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Bonfires OK despite tight fire restrictions

As far as Port of Brookings Harbor Director Ted Fitzgerald is concerned, Fourth of July revelers are free to have bonfires on the beach at Sporthaven.

“It’s business as usual on Sporthaven Beach,” he said Tuesday after a meeting between port and Coos Forest Protection Association officials. Fire restrictions were enacted earlier than usual this year because of dangerously dry conditions. In the past, CFPA officials have held off putting them in place until after the Fourth of July.

Additionally, numerous agencies have jurisdiction over the beaches, including Oregon State Parks, the port, Curry County Sheriff and the CFPA. And depending on the weather — the area just received three days of rain after weeks of hot temperatures and high winds — various agencies can impose additional fire restrictions.

“According to the newest (park) ranger, the port has jurisdiction on the dry part of the beach above the tideline,” Fitzgerald said. “And as far as the port is concerned, we are not restricting anything.”

Sporthaven Beach, located off Lower Harbor Road, is arguably the most popular viewing site for the Fourth of July fireworks that are shot off the south jetty. The RV park is full for the weekend, Fitzgerald said, and hundreds of revelers will arrive by car, bike and foot, and many others will be staying in local hotels, RV parks and the campground adjacent to the jetty.

Fires are not permitted at Harris Beach State Park, and signs there and at other state beaches are posted to alert people of the ban.

 Fitzgerald admitted prohibiting bonfires — much less enforcement of a ban — at Sporthaven beach that night could be problematic.

“We all need to be realistic in our application of our laws and rules,” he said. “I’d be more than happy if we didn’t allow fires on the beach, because fires only cause me problems. But that’s just me, and it’s not all about me.”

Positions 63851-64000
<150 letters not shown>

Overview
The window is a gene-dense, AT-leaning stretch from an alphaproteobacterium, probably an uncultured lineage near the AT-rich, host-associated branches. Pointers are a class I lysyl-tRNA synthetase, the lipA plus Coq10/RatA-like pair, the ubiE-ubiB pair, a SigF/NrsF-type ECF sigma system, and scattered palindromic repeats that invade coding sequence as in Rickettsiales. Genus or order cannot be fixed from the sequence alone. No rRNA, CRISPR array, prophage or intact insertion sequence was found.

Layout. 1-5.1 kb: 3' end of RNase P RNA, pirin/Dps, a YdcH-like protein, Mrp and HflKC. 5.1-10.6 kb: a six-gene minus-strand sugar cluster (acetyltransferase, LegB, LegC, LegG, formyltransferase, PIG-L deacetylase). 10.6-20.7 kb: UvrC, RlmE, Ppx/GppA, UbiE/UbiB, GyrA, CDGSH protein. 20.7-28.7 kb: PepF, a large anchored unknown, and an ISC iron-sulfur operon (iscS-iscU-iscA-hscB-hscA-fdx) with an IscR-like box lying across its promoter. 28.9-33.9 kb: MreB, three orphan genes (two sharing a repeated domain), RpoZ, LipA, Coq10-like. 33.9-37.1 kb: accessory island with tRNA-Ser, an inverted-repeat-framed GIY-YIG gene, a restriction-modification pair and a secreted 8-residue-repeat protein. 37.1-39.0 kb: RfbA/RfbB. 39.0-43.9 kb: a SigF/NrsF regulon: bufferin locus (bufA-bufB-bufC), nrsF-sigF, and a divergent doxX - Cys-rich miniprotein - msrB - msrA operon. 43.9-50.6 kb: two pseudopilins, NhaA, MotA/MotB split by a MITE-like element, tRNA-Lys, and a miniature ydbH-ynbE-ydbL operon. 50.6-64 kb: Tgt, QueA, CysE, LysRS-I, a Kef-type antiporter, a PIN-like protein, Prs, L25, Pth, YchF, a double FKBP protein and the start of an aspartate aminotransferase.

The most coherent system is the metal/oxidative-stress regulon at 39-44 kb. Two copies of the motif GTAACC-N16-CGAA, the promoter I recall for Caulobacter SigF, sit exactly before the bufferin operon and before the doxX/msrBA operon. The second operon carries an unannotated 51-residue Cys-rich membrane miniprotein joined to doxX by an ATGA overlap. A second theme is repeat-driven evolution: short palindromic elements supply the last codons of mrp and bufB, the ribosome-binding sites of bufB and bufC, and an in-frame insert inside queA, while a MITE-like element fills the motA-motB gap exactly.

Illegal fireworks — anything that leaves the ground — will not be permitted on port property, including the boardwalk and the beach.

“(CFP) is now saying fireworks are a regulated use, so there’s no fireworks allowed anywhere,” Fitzgerald said. “They said, ‘Is that going to be a problem?’ I said, ‘That’s going to be a problem, not just for me, but for you!’ That’s a big tradition to break. They don’t have enough people to keep people from lighting fireworks.

“Those are the rules, but I’m pretty sure you’re going to see fires and fireworks on Sporthaven Beach.”

Part of the duties required of Oregon’s port are to provide access to area amenities to allow people to relax and enjoy themselves.

“That’s what we’re supposed to be doing as a social contract between the port and the public,” Fitzgerald said. “It’s not to deprive them of every benefit just for the benefit of (any given) agency. The port got that beach for a reason: providing it for access for everyone. That’s what we intend to do now.”

Local hotels are already filling up for the three-day holiday weekend, and events are focused on the port’s boardwalk and the jetty fireworks, sponsored by the local post of the Veterans of Foreign Wars.

“Everything’s looking good,” said Fitzgerald, who was en route to select a pig for his annual pig roast on the port boardwalk. “We’re chock full for the Fourth. It’ll be a good one.”

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